1. Get our Free Veterans Packet: This free guide can help you understand your epithelioid mesothelioma diagnosis and what your options are.
  2. File or increase VA benefits: We can help you file for or increase your mesothelioma VA benefits, worth almost $4,000 as of 2024.
  3. Find treatments: Work with our caring and dedicated nurses to find the best doctors and treatments for your case.
  4. Get additional compensation: We can secure compensation to cover medical bills and protect your family. We recently secured $8.26 million for an epithelial patient and millions could be available to you too.

Call (877) 450-8973 to learn about all the ways we can help you or a loved one.

Epithelial Mesothelioma FAQs

Is epithelioid mesothelioma curable?

There is no official cure for epithelioid mesothelioma yet, but patients might live for many years depending on the treatments they receive.

Surgery, chemotherapy, and other treatments can all help improve life expectancy.

What is the life expectancy of someone with epithelioid mesothelioma?

The average epithelioid mesothelioma life expectancy is nearly 3 years with treatment.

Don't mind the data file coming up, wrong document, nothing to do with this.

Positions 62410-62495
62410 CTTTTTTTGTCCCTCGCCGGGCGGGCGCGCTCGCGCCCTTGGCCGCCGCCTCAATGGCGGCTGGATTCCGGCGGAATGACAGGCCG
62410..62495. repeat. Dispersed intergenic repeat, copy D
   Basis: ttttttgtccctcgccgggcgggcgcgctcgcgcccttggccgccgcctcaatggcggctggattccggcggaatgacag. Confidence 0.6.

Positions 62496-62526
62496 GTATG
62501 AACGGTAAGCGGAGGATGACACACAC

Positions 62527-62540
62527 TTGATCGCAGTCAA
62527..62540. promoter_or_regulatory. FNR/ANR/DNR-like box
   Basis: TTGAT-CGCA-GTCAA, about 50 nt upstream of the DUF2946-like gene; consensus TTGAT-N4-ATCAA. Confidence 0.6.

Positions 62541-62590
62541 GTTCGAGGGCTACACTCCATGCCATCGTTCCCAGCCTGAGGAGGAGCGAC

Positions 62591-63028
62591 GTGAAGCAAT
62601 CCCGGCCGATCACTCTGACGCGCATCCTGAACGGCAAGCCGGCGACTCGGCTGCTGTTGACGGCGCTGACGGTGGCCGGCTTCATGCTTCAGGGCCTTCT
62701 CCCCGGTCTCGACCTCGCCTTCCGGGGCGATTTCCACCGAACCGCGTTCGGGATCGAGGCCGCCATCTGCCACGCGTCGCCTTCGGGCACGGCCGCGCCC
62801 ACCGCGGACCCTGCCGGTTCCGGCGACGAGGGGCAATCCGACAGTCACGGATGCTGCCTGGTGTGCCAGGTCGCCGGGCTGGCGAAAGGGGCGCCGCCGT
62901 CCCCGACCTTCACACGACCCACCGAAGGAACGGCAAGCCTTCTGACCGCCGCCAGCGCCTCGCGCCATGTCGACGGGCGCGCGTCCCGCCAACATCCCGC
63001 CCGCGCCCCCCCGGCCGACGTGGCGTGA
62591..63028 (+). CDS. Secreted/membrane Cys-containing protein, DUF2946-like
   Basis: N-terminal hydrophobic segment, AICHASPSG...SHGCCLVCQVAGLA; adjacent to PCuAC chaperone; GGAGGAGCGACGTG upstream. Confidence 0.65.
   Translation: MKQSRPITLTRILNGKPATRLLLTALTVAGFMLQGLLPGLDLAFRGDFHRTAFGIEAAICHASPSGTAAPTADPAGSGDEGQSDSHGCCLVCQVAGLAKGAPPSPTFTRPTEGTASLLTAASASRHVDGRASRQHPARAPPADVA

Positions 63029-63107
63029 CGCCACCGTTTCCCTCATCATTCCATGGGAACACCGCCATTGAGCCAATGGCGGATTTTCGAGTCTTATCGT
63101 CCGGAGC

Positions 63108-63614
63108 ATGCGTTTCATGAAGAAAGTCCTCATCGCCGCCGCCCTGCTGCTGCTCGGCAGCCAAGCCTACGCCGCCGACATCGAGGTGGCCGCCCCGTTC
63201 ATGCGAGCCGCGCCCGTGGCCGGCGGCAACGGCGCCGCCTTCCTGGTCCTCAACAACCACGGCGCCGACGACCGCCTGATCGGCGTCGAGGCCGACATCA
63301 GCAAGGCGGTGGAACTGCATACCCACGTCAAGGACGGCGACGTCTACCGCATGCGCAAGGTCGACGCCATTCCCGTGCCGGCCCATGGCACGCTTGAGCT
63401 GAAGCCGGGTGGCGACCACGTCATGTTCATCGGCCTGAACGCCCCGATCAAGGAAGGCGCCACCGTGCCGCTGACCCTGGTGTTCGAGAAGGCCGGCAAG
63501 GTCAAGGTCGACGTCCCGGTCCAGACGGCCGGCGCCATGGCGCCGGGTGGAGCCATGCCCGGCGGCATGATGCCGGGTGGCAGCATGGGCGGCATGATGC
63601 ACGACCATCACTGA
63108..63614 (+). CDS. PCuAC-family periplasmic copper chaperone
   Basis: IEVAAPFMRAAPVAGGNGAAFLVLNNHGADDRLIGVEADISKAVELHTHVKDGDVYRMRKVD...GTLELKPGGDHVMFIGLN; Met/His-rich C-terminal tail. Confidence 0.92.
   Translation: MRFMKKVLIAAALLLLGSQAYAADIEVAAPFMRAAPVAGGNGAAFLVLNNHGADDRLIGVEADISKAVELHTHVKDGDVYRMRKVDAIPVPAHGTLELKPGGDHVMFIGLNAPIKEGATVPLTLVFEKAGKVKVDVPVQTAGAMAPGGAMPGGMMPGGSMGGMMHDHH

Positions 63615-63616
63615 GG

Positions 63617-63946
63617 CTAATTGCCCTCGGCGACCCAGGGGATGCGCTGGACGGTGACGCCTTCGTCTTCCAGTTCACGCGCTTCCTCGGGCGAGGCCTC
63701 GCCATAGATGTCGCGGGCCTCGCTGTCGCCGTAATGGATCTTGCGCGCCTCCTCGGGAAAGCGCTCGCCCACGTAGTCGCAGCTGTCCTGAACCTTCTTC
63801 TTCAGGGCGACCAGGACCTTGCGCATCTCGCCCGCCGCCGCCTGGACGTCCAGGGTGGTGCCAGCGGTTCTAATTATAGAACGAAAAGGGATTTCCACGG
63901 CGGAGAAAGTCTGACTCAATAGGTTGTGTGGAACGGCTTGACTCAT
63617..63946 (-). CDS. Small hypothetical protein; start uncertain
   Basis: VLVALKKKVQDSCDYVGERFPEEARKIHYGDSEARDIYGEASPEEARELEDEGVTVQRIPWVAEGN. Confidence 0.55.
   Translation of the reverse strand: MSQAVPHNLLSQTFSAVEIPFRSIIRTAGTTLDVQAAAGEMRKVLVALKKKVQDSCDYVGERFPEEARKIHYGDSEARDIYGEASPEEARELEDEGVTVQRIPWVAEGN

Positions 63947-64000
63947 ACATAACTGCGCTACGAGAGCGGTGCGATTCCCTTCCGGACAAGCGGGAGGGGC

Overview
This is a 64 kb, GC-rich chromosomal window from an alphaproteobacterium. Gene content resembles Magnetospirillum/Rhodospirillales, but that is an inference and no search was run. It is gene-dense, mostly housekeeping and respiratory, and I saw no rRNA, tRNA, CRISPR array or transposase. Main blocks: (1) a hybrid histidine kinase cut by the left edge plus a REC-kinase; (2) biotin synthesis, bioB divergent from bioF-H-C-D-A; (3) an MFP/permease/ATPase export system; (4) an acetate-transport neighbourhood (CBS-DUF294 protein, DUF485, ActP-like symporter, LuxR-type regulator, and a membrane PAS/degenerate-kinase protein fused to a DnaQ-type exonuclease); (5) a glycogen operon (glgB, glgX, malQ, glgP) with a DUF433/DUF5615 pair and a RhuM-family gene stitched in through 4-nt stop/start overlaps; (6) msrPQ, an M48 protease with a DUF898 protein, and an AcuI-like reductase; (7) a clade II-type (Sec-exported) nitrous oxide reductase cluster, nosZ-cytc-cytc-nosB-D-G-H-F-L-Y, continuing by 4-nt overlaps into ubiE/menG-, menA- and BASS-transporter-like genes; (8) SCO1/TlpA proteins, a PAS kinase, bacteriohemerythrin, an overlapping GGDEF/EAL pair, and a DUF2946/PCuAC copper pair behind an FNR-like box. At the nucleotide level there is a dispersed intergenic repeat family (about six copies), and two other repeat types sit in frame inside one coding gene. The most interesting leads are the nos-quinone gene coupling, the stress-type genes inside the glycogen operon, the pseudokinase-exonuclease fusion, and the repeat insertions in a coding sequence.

If doctors diagnose the cancer before it has spread, they’re often able to use aggressive treatments like surgery and chemotherapy to help patients live longer.

Has anyone recovered from epithelioid mesothelioma?

Yes, some patients have recovered from epithelioid mesothelioma with medical treatment from top specialists.

Get a Free Veterans Packet to learn more about treatments that could possibly help you recover or live longer from epithelioid malignant mesothelioma.

Can immunohistochemistry help diagnose epithelial mesothelioma?

Yes. Pathologists (doctors who study cell and tissue samples) may use immunohistochemical staining to confirm an epithelial diagnosis.

Staining allows doctors to look for the protein calretinin, which is present in 95% of epithelioid mesothelioma cases.

Stains can prevent patients from being misdiagnosed, as epithelial mesothelioma cells may look like other cancers (such as adenocarcinoma of the lungs) under a microscope.

Veterans Support Team
Todd Gersten, MD PhotoReviewed by:Todd Gersten, MD

Double Board-Certified Oncologist and Hematologist

  • Fact-Checked
  • Editor

Todd Gersten, MD, is a double board-certified medical oncologist and hematologist specializing in general adult oncology and hematologic disease. He is a physician partner with the Florida Cancer Specialists and practices in Wellington, Florida.

Dr. Todd Gersten is an independently paid medical reviewer.

Christopher Dryfoos PhotoWritten by:

Contributing Author

Christopher Dryfoos is a journalist and member of the American Medical Writers Association (AMWA). As the grandson of the U.S. Navy’s first forensic pathologist, he aims to help veterans with mesothelioma access needed care.